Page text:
To deter and detect this type of attack planning, hotels must be on the lookout for anyone surveilling their properties. The entire staff has a role to play in the surveillance-awareness program. For example, housekeeping staff should be trained to notice anything out of the ordinary in guest rooms, such as the presence of weapons or drugs.
“You just can’t depend on the security personnel, because they’re limited in number,” says Elinor Garely, a travel writer and business management professor at the City University of New York.
“So every person has to be trained to have the watchful eye, to know what to look for in guests. And the people that are not guests,” she says.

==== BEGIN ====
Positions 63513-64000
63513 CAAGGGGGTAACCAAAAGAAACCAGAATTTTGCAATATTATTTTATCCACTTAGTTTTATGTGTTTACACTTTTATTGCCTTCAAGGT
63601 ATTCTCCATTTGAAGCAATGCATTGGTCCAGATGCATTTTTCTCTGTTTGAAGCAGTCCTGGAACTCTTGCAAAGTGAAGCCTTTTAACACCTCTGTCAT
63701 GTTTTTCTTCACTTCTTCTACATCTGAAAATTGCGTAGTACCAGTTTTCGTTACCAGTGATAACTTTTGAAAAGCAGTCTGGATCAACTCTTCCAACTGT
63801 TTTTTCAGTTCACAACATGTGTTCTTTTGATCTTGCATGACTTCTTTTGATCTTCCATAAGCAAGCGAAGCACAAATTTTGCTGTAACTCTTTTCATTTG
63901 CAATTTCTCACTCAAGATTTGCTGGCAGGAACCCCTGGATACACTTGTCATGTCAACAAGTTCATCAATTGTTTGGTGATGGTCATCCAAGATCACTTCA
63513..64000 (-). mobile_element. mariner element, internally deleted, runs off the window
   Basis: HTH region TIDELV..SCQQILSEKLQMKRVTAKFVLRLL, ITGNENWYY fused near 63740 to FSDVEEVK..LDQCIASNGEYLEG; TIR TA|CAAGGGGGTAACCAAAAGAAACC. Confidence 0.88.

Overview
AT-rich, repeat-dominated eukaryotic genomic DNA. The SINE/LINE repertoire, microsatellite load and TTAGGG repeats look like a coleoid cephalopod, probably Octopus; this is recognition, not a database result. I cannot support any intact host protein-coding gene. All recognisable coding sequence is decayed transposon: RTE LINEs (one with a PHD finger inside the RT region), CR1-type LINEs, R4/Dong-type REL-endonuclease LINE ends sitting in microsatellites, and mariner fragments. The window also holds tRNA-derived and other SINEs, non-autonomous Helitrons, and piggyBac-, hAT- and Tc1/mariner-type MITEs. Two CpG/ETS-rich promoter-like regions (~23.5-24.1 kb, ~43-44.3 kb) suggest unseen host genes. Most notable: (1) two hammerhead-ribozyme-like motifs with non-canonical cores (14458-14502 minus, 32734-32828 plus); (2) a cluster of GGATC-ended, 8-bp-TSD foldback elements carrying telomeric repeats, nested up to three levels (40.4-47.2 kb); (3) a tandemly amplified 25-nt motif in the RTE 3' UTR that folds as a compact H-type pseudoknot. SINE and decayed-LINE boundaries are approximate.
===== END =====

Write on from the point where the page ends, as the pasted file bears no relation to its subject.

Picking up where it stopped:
Brown agrees. “You have to have training throughout the entire staff of the hotel. They have to challenge people. And they can do that in a nice way. But they should be asking for room keys for where you are staying, all those types of things. And I think in the past, many were sort of lax in doing that. That is changing.”
There are various types of behavior that hotel staff and security officers must be trained to look for. These range from spotting people who are obviously out of place, such as an individual wearing a long or heavy coat in hot weather, to the less conspicuous, such as when a person is taking unusual pictures of hotel exits or security cameras.
Staffers should “be trained in spotting individuals who may raise flags in terms of doing advanced recon,” says Magnus Ranstorp, terrorism expert with the Swedish National Defense College. He suggests that someone be posted in the lobby to observe individuals and decipher whether they look suspicious. He acknowledges, however, that this surveillance can take a lot of staff time.